Technology and the need to stay “constantly connected” is causing Brits to lose the art of falling asleep, finds a study.

Glowing blue phone lights, watching TV in bed, and stressing over work are all to blame, with around half of Brits (49%) admitting they’ve had trouble falling asleep since becoming an adult.

The study by bed company Warren Evans found that more than a third (36%) of Brits admitting to turning on a screen in bed when trying to nod off. The study also found:

  • 50% of adults and 82% of 18-24 year olds take their mobile phone into bed with them.
  • Almost half (40%) of adults take more than 20 minutes to fall asleep and 1 in 10 Brits aged between 18 and 24 are struggling for around an hour.
  • The research also showed that stress appears the be the main factor affecting a decent night’s sleep in the United Kingdom—half say that it keeps us from falling asleep initially, with a third of Brits then woken up by their worries during the night.

Four out of ten Brits (38%) are waking up tired at least six days a week, with 15% saying they feel groggy every single morning.

Osteopath Dave Gibson says in a release: “We are so far removed from our ancestral sleep settings, it’s no wonder half of British adults struggle with sleep. Our drive to stay constantly connected with work and tech means we start and finish the day loaded with stress and adrenaline. For many, their mobile phone is last thing they see at night and the first thing they see in the morning. It’s important to understand more about our natural programming, enabling us to restore our factory sleep settings. Warren Evans’ sleep guide gives you step-by-step advice and helpful techniques that you can use to help you go back to basics when it comes to sleep.”

Remaster The Art of Falling Asleep, Top 5 Tips:

1. Keep a regular sleep routine. Your brain likes habits and getting to sleep is made easier when you follow a routine. It’s a bit like when you teach a baby or a child to get to sleep. Avoid working at night for at least an hour before bedtime as it keeps your brain active, and instead try a warm bath or reading a book, or doing some meditation before bed.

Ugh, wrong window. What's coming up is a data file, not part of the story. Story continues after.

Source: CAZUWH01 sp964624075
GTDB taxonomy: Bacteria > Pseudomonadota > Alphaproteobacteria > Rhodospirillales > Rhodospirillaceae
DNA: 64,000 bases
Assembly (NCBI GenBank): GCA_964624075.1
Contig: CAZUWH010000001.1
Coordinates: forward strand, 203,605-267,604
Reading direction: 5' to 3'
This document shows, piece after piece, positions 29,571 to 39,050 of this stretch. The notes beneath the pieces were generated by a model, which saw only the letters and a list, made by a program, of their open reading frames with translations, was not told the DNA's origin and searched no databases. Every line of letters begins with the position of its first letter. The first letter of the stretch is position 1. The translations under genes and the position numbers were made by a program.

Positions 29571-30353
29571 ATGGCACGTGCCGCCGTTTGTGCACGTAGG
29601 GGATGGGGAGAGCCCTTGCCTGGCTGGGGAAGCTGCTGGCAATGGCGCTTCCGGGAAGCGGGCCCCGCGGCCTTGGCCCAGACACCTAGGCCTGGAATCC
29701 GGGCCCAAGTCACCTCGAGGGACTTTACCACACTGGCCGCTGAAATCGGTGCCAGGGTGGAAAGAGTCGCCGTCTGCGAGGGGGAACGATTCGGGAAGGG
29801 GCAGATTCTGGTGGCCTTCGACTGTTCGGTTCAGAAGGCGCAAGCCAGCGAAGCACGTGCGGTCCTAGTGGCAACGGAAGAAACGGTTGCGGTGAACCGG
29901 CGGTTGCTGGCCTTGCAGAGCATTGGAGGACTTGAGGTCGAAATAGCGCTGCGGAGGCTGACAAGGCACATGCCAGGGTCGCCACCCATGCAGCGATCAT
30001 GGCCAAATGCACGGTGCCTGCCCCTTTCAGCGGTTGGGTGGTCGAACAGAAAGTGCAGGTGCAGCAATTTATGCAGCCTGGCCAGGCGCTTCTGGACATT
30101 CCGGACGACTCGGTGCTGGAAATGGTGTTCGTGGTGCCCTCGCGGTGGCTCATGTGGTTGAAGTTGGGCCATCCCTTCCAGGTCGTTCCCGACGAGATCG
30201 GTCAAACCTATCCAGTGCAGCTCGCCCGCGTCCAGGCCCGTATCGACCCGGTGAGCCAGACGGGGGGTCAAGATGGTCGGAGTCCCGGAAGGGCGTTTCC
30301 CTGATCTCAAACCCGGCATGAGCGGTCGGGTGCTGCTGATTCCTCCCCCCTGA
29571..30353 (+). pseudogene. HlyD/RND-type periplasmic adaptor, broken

2. Get back to night and day. Circadian rhythms are based on going to sleep in the dark and waking in the light. Keep lights and technology (which emit blue light that wakes you up) dimmed in the evening. Then let sunlight into your bedroom in the morning—this signals to your body that it’s time to wake up and strengthens your circadian rhythm, making it easier to get to sleep at night. Eating a good breakfast is part of a good sleep routine as it gets your metabolism started for the day.

3. Make your bedroom like a cave: cool, dark and quiet, and get your bed right. Eliminate light with black out blinds and use white noise if needed to block out street noise or your partners snoring. Use natural light alarm clocks to wake you up gently, and make sure you have a comfy mattress and pillow which keeps your spine in alignment.

4. Get your bedtime right, and sleep in cycles. According to Warren Evans and Gibson, humans naturally have a sleep window between 8 pm and 12 pm with an optimum time of 10-11 pm. We also have a set biological sleep cycle and wake up more refreshed if you are at the end of a cycle.

5. Keep technology out of your bedroom and put it to bed an hour before you do. Arguably apart from the electric light bulb, technology has had the biggest influence in disrupting our natural sleep. Not only does it emit blue light, which wakes you up, but it also has been proven to stimulate your brain, making it even harder to fall asleep easily. Never take technology to bed and keep your bedroom for sleep and sex only.